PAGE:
Impeccable Cast, Special Effects Elevate "RoboCop" Remake
Fans of Paul Verhoeven’s “RoboCop” have nothing to fear from Jose Padilha’s film. It is entirely its own thing, taking the blueprint of the original and reapplying it to modern day world affairs. As obnoxious – and often disingenuous – as the term “reimagining” is, “RoboCop” circa 2014 is exactly that. Set in 2028, it maintains the coolness of its source material while providing the kind of big budget thrills that audiences have come to expect – all while showcasing a pretty astounding cast of character actors.
Joel Kinnaman takes over the title role from Peter Weller, playing Detroit cop Alex Murphy as similarly unassuming but with a heavy dose of inner turmoil. When a bomb nearly kills him, Murphy’s path crosses with OmniCorp, the corporation at the forefront of robotic technology. The company has had success in outfitting the US military with their products – as depicted in a surprisingly effective pre-credit sequence – but faces resistance at home. Politicians – at the behest of the public – have tabled the idea of using robots to replace flesh and blood police officers.
Michael Keaton plays Raymond Sellars, the boyish, energetic CEO of OmniCorp, while Gary Oldman co-stars as Dr. Dennett Norton, the man tasked with bridging the gap between non-sentience and sentience. Sellars’ grand plan to rebuff objections to non-human law enforcement is to inject a little bit of humanity into his machines – specifically, putting men inside them. A near death Alex Murphy is propped up as an ideal candidate, his condition requiring the kind of resources that only OmniCorp can provide. With the permission of Alex’s wife, Clara (Abbie Cornish), the expertise of Dr. Norton, and a mere $2.6 billion, RoboCop is born.
From there, the pic ramps up into action mode, but not without indulging in some delightfully weird visual cues. The remainder of Alex’s body, sans suit, paints an intense, eerie portrait of a man lost inside a machine, while a video chat between Mr. and Mrs. Murphy is heartbreaking. It’s here that Kinnaman gets the rare chance to emote in a CGI-heavy scene in a CGI-heavy movie, and he delivers in spades, amplifying the pain and confusion of his situation. Cornish is just as good, dutifully relaying her character’s warranted puzzlement.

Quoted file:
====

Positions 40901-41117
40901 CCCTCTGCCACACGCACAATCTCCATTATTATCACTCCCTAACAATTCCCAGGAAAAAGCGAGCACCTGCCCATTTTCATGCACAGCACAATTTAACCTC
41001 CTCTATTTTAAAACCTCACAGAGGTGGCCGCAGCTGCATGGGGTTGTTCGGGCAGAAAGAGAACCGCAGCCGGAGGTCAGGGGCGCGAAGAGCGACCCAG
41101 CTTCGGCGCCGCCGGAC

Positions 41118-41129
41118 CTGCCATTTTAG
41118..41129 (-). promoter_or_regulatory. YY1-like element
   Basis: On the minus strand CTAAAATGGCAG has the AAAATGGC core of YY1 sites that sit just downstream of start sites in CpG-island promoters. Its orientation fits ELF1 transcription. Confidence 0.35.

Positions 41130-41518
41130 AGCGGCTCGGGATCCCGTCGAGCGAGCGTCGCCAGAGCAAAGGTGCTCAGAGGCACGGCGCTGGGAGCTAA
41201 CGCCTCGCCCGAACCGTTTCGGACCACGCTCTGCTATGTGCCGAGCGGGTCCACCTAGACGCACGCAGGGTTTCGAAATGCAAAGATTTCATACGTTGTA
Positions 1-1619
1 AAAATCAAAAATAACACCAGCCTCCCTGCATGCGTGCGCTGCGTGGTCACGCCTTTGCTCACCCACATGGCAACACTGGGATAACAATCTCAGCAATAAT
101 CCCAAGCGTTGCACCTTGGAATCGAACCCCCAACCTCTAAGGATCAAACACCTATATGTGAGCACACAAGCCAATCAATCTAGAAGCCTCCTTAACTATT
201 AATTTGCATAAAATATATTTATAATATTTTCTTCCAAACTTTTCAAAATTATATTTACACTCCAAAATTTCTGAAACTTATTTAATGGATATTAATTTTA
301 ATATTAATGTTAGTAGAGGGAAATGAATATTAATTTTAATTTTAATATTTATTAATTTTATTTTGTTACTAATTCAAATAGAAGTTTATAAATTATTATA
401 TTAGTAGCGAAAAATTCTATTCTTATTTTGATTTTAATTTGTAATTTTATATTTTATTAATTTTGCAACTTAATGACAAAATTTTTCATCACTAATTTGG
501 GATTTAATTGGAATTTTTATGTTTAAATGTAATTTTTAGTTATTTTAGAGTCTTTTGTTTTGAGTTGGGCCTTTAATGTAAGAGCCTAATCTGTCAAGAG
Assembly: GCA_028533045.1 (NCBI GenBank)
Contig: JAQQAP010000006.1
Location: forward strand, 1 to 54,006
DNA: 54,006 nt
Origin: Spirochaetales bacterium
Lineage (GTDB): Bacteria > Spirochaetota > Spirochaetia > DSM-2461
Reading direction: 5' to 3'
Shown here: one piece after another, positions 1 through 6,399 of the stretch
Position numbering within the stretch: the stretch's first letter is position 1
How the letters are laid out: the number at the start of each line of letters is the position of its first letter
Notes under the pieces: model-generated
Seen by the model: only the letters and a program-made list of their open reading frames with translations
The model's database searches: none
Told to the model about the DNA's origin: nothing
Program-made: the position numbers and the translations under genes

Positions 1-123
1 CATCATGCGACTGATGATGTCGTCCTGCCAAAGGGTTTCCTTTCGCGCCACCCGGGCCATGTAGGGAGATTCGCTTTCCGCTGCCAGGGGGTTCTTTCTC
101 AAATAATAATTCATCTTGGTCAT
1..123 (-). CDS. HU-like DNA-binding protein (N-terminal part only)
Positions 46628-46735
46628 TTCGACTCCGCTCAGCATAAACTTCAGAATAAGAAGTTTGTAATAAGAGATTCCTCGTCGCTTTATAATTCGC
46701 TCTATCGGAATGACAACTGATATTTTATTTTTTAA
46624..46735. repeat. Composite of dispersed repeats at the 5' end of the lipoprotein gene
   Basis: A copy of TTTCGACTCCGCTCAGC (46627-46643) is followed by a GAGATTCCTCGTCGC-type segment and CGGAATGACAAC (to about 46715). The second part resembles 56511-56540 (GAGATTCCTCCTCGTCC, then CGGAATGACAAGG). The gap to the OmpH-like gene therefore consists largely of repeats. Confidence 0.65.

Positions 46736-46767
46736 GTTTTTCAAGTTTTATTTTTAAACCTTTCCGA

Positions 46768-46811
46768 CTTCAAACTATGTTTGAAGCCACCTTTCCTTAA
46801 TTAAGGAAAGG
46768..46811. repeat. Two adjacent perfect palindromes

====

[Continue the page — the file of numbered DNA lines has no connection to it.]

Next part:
Samuel L. Jackson provides the occasional respite from heaviness as a blowhard news anchor, Pat Novak, while Jackie Earle Haley (“Watchmen”) plays an OmniCorp drone specialist, and Michael K. Williams (HBO’s “The Wire”) features as Murphy’s former partner. The breadth of the cast is wildly impressive, each actor bringing something different to the picture. This results in the kind of shading rarely seen in action pictures, its array of characters covering the spectrum of personality types.
But if the film has a weakness, it’s that it sets its sights a little too high. In trying to comment on the use of drones in combat, contemplate the nature of artificial intelligence, pay homage to the original “RoboCop,” and entertain on its own accord, it fitfully comes off as overstuffed and undercooked. Its overzealousness is hardly a fatal flaw – it only makes the whole endeavor more memorable – but in trying to be everything to everyone, it sells itself short. Either way, it’s a terrific looking film, and its visuals alone make it worthy of sharing its name with a classic.
This version of “RoboCop” will likely grow in reputation in the years to come, but what’s immediately obvious is that Jose Padilha is a filmmaker to watch. His film will have its detractors – as does everything – but it would have been so easy to make a bad “RoboCop” reboot. And, like it or not, this isn’t it. Its most ardent critics would be hard-pressed to deny its strengths, and despite straying from the satiric bent of the original, this edition has plenty to say – and plenty of ways to thrill its audience.
Rating: ★★★★ out of ★★★★★ (Very Good)
Release Date: February 12, 2014
Studio: Columbia Pictures (Sony), MGM
Director: Jose Padilha
Screenwriter: Josh Zetumer
Starring: Joel Kinnaman, Gary Oldman, Michael Keaton, Samuel L. Jackson, Abbie Cornish, Jackie Earle Haley, Michael K. Williams, Jay Baruchel, Jennifer Ehle, Marianne Jean-Baptiste
MPAA Rating: PG-13 (for intense sequences of action including frenetic gun violence throughout, brief strong language, sensuality and some drug material)